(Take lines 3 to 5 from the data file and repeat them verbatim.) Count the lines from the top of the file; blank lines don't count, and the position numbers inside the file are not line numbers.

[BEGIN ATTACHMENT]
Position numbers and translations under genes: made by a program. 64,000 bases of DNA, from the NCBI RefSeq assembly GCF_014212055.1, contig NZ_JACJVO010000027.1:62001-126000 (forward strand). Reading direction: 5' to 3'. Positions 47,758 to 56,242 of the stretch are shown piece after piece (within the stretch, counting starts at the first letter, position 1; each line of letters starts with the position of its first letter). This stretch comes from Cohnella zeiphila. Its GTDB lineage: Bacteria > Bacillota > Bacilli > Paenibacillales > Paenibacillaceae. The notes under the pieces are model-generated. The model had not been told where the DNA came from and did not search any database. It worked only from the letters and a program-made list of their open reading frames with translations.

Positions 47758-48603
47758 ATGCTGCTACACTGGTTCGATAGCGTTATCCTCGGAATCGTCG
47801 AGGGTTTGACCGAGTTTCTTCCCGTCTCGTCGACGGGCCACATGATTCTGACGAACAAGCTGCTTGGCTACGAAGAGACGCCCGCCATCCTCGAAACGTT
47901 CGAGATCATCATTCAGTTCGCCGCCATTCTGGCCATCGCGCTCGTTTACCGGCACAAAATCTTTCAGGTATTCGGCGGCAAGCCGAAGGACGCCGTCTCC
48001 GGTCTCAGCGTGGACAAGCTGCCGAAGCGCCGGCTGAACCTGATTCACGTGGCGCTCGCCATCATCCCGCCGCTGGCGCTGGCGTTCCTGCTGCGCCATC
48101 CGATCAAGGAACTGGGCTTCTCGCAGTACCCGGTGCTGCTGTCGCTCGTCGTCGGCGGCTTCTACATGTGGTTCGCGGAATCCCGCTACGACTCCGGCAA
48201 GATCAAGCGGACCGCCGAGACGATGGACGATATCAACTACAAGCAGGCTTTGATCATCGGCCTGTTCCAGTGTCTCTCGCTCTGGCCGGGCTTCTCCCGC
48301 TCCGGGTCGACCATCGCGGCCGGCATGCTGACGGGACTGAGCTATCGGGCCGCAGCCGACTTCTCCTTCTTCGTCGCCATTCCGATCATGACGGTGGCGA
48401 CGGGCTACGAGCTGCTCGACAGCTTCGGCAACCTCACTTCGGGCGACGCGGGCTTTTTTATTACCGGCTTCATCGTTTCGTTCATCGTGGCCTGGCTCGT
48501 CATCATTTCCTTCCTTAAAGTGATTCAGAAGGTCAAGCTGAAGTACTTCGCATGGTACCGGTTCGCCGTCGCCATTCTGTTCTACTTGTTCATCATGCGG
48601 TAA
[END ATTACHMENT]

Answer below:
47758 ATGCTGCTACACTGGTTCGATAGCGTTATCCTCGGAATCGTCG
47801 AGGGTTTGACCGAGTTTCTTCCCGTCTCGTCGACGGGCCACATGATTCTGACGAACAAGCTGCTTGGCTACGAAGAGACGCCCGCCATCCTCGAAACGTT
47901 CGAGATCATCATTCAGTTCGCCGCCATTCTGGCCATCGCGCTCGTTTACCGGCACAAAATCTTTCAGGTATTCGGCGGCAAGCCGAAGGACGCCGTCTCC